Open Water Swimming Dangers Ironman Triathlon

Dangers of open water swimming.


This can be caused when two currents come together and meet at the beach and the rip tide will be a channel of fast flowing water out to sea. One sign could be sand being carried out to sea as if it was a river.

The best advice would be to swim with the current rather than try and fight it then wait for the current speed and strength to reduce and swim away from the centre and back to safety. Often trying to fight the current causes panic and fatigue to happen very quickly.

These are very dangerous and can spin 100ft boats around in circles.

They are like tornado only in the water and on a much larger scale than the you see when your remove the plug from a bath. The circular speed can be from 10-15 mph (16-24kmph) and is three times faster than most rip tides that why they are often the most deadly natural water features.
Water moves round in a circle and it is difficult to escape, often an undercurrent will drag down your legs and body in the water.

Exposure to the head and chest results in a sudden increase in the heart rate and blood pressure which can result in a cardiac arrest.

When a person suffers from cold shock the swimmer can inhale water due to involuntary gasping reflex.

Immediate loss of consciousness will result in drowning.

Do not take risks-Remember you do not have second chance!

is a decrease in body temperature not as quick a cold shock but varies in speed depending on many factors.

How long can you stay conscious all depends many factors like the clothing you are wearing?
50 degrees Fahrenheit water temperature you can stay conscious for 2-3 hours.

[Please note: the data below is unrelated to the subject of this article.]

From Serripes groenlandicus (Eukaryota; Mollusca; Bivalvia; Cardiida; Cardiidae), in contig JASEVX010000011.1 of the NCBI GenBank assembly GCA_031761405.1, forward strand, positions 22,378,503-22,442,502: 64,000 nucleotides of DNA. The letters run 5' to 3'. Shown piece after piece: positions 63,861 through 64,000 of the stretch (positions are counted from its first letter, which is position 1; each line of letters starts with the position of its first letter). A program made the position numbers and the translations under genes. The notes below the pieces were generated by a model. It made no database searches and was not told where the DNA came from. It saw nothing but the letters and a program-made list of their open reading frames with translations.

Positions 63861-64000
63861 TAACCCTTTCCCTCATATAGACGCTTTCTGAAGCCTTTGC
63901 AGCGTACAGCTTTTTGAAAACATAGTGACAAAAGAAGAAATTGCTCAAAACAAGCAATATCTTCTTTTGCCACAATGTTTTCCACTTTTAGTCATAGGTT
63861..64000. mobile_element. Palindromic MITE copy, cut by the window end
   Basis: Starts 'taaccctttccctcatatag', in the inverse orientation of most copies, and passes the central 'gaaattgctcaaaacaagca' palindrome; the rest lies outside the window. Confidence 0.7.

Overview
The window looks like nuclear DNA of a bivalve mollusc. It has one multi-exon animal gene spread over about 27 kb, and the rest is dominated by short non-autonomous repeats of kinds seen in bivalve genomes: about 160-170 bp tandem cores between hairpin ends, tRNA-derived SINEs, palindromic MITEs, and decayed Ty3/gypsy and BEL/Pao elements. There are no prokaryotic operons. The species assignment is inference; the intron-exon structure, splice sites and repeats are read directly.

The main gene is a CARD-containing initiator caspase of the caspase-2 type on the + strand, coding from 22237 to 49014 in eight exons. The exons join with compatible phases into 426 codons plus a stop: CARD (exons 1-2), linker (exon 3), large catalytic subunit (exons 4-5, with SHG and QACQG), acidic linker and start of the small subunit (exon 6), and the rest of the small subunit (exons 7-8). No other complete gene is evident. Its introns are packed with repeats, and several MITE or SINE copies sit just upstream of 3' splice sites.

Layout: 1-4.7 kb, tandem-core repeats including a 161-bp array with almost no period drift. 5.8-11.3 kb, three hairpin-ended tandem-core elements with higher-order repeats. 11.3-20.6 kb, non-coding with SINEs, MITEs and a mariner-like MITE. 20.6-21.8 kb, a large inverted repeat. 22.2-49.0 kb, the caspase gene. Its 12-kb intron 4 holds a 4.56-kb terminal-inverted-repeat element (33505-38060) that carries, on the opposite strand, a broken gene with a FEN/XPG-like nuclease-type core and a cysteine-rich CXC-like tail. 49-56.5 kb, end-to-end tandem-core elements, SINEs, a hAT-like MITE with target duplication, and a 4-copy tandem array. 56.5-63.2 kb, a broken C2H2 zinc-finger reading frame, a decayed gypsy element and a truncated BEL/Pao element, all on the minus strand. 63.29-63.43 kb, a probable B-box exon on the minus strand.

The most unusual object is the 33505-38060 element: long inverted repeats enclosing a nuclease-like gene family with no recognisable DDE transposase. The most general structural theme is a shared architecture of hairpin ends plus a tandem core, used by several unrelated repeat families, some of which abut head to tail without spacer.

40 degree Fahrenheit water temperature you can stay conscious for up to 60 minutes.

Movement in the water accelerates heat loss and survival time is reduced to just minutes. Hands and feet soon become numb and useless and you will be unable to hang onto anything. After shivering occurs breathing rates increase so you are gasping which can in itself result in becoming unconscious. You must control your breathing rate at all costs.

Wearing a wetsuit in such cold conditions hands and feet eventually become useless.
At 93 F/ 33.9 C
Muscle stiffness and rigidity happens at 93 degrees F mental capacity deteriorates once your core temperature drops lower than 93 degrees.

86 degrees F / 30 degrees C
Once the body core temperature reaches 86 degrees F /30 degrees C unconsciousness will happen.

80 degrees F /26.7 degrees C if you still manage to survive then death will happen at 80 degrees F /26.7 degrees C.

You can still suffer from hypothermia and die form the cold in the warm weather if you are immersed in cold water as your body temperature will drop.

Follow the H.E.L.P position (Heat Escape lesser posture) for survival.

On your own.
In cold water fold arms , cross legs and float quietly until help arrives.
Two or more people
Stay still and close together and huddle together.